Embarking on a qualitative Ph.D. research project in public administration is often daunting for novice researchers. For those students who consider adopting an emic or insider approach for their research, the ethical, methodological, and analytical challenges that lay ahead may seem insurmountable at times. In this article, I reflect on my experience as a Ph.D. student completing qualitative research with my colleagues to study policy capacity in a provincial government in Canada. I review how I constructed an ethical framework by integrating policy from Research Ethics Boards and government. Throughout the article, I deal primarily with ethical considerations and the personal and professional tensions associated with insider research. In addition to providing an overview of the literature on insider and emic research, I present ethical protocols that student-practitioners in other settings should consider when completing academic research with their colleagues in government institutions. Overall, the risks one must mitigate and minimize when completing insider research in government institutions are not substantially different from insider research in private institutions. While insider approaches in the study of public administration are not without their unique challenges, they do offer great potential in broadening and deepening emic knowledge of public administration practice.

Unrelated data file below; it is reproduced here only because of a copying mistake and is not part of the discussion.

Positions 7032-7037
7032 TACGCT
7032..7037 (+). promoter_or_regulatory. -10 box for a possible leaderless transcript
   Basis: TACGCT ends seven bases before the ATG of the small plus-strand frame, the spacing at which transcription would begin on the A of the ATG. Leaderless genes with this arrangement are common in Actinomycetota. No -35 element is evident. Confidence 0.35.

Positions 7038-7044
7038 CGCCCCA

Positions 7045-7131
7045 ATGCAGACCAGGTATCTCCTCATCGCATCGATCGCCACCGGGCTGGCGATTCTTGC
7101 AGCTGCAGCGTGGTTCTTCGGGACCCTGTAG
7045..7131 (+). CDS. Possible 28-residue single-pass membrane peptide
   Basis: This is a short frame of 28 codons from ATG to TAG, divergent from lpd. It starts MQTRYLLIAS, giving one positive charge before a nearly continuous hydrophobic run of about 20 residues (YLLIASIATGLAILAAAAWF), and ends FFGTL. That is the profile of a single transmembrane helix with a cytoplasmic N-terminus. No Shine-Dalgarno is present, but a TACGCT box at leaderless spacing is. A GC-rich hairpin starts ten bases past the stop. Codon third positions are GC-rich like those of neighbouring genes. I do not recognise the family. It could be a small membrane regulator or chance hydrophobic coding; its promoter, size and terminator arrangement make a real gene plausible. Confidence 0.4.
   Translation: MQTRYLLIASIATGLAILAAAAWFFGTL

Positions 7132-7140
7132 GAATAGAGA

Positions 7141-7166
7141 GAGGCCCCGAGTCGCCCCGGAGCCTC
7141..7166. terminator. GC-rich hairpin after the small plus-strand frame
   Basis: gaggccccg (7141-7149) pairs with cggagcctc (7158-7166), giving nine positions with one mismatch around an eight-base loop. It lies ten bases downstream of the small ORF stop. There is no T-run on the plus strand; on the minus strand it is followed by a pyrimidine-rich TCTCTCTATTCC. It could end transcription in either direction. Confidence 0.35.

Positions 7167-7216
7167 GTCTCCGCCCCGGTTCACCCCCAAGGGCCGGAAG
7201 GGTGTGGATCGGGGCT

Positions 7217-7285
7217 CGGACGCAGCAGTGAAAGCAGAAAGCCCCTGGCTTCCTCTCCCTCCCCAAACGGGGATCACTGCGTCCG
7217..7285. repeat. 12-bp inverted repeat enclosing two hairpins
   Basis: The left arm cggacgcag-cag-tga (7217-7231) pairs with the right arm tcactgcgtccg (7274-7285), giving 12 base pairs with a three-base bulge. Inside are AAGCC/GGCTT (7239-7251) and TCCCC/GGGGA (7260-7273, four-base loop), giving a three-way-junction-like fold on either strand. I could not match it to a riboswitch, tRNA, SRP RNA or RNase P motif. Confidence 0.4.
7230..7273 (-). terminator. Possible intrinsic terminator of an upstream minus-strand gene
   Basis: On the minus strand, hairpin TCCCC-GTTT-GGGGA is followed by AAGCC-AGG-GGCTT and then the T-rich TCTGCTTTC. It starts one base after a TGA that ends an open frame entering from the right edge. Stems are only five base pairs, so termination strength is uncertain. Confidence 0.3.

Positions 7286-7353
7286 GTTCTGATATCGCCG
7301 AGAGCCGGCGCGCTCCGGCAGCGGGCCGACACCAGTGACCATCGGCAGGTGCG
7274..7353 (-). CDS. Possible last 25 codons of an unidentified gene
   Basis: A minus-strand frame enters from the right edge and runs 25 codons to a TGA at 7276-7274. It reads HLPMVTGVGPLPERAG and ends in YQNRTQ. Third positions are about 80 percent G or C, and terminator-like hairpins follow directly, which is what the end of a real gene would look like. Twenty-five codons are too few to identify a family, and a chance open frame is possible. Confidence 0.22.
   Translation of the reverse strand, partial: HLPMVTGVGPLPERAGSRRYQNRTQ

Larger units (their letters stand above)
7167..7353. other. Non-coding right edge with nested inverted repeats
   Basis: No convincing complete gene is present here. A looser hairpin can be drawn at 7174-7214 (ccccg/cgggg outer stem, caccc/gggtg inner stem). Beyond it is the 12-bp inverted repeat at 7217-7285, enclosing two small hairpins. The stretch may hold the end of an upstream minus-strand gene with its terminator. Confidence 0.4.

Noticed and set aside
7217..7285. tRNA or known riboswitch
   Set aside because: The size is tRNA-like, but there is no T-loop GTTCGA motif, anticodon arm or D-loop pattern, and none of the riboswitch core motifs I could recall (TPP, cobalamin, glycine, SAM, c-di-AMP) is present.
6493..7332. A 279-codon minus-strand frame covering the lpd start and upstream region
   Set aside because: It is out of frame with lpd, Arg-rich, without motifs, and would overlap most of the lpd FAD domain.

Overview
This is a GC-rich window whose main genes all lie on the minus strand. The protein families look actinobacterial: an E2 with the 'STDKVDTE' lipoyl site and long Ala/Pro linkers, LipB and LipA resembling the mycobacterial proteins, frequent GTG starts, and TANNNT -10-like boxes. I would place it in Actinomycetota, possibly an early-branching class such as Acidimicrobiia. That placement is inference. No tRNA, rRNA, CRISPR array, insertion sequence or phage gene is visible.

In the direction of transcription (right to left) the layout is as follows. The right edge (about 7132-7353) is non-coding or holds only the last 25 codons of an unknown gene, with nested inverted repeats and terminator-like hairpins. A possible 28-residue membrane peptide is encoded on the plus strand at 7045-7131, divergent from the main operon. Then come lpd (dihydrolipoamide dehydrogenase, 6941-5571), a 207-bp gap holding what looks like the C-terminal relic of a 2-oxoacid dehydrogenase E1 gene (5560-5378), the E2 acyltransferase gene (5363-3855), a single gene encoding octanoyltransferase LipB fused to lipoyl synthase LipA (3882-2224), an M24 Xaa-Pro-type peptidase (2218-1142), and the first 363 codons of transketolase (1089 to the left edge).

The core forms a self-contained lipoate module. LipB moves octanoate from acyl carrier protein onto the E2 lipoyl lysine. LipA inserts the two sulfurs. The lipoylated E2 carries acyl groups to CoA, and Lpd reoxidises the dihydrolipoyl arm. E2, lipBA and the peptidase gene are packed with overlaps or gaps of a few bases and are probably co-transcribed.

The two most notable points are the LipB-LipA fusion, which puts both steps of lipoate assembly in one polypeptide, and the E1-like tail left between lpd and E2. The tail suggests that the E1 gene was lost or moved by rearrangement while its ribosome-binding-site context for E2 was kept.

insider research, civil servants, ethics, emic, practitioners, embedded, reflexivity, description, reflection
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Recommended APA Citation
Cameron, B. (2021). Qualitative Insider Research in a Government Institution: Reflections on a Study of Policy Capacity. The Qualitative Report, 26(11), 3519-3533. https://doi.org/10.46743/2160-3715/2021.4896